It was announced last week that testing will begin on a tramway that will link Rabat, the capital city of Morocco, with Salé, a city that sits right across the Bouragreg river just 6.5 km, or a little over 4 miles, away.
The tram line has been built and will undergo eights months of testing. It’s scheduled for general public use starting in January 2011. If things move according to schedule I’ll be able to report on the tramway en direct!
Magharebia.com reported that the price of a one-way ticket between the two cities will run around 6.5 to 7 dirhams. That amounts to approximately 80 cents. According to Magharebia, this is less than the current cost to travel between the two cities.
Normally, the same commute requires taking either a city bus or a “grand taxi.” Grand taxis are larger than normal taxis and cover bigger distances. Typically, you pay for or negotiate the price for your seat and wait until there are enough passengers to fill the car before driving on to your destination.
You can also cross the Bouragreg in small boats. (**edit: no longer! see comments below) There has been so much development in the region, particularly along the coast in the region that the agency overseeing regional development (Agence pour l’Aménagement de la Vallée du Bouragreg) reached an agreement with the boat owners whereby the “barcassiers” would be paid to sit by during some riverside development.
One student is quoted in Magharebia as saying that her commute by bus from Salé to Soussi University in Rabat normally takes three hours. If the tram system works, it will greatly ease commute times.
Here, in wanting to comment on this news, I bump into my lack of knowledge not only about the new tramway network (I can fill in some of those holes thanks to Google) but also the bigger political picture. What does urban and transit development look like in Morocco?
TelQuel, an incredibly valuable francophone source for political news (sometimes to its detriment–the editors have been sued and censured several times) has an article out today on a proposal by the Interior Minister to create a structure, independent of municipal planning agencies, that will facilitate the “Bouragreg Valley Project.” (**edit: the article is actually a several years old.) The project covers not only the Tramway, but also various transportation, commercial, and tourism development. According to TelQuel, these are projects that would normally have to be submitted to the review of various local governing bodies or committees. The Bouragreg Valley project has the blessing of the king, however, which will expedite the process. The urban development agency of Rabat has been told, for instance, that authorization for development projects is delegated by the “administration” in the first place (meaning the national government, i.e. the king), and as such can be taken away.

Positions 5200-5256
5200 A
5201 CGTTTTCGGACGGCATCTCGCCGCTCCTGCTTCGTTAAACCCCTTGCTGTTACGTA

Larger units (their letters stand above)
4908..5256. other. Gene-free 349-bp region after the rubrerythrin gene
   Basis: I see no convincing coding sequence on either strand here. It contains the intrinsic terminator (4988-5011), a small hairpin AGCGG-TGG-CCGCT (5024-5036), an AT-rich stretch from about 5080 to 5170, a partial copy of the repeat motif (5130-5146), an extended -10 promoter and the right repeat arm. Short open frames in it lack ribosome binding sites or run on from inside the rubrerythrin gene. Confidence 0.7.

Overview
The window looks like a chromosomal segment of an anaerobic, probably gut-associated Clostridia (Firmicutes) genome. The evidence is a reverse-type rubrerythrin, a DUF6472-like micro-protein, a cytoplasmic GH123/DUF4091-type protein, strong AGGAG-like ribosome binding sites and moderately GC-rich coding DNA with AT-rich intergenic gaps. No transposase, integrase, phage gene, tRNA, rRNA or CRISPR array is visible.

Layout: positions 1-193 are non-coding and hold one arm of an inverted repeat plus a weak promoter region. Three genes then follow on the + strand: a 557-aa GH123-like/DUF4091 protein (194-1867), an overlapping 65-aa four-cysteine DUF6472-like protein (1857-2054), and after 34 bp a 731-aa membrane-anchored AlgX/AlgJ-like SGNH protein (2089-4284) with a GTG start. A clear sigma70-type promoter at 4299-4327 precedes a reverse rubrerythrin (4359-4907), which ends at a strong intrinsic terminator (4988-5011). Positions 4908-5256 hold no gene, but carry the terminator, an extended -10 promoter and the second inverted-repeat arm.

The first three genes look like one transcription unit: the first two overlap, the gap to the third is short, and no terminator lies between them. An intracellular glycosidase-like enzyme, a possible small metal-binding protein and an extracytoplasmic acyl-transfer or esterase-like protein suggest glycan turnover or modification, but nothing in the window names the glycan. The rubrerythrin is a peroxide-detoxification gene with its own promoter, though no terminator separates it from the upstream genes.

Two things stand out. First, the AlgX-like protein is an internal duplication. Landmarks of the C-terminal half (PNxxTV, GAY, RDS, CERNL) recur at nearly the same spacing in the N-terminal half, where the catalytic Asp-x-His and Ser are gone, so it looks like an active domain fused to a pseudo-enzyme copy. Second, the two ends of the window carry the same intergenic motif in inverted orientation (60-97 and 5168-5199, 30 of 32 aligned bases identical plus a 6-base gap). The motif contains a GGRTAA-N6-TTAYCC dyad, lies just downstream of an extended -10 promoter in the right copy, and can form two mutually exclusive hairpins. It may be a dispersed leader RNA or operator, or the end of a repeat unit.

The implication, of course, is that a rubber stamp government serves mostly to turn the wishes of the king into reality. This is a recurring theme in TelQuel’s coverage of Moroccan news.
The Tramway offers a great example of the puzzle of urban development–that is, fitting together the picture of day-to-day city life with the process of pushing ahead with development meant to improve people’s lives and contribute to the general health of a region.
Pour mes amis francophones, obtenez plus d’infos sur le réseau tramway, ainsi que sur la région, ici.
Et pour un article du mensuel TelQuel sur l’Oued Bouragreg barcassiers, ici.
Pour la version française de l’article Magharebia.com, clickez ici.
N.B. On voit le lien Maroc-Québec dans l’article TelQuel du 19 Avril:
“Le seconde tranche, évaluée à 5 milliards de dirhams, comporte une île artificielle pour le fun.”
Comme on dit, “Je trippe!”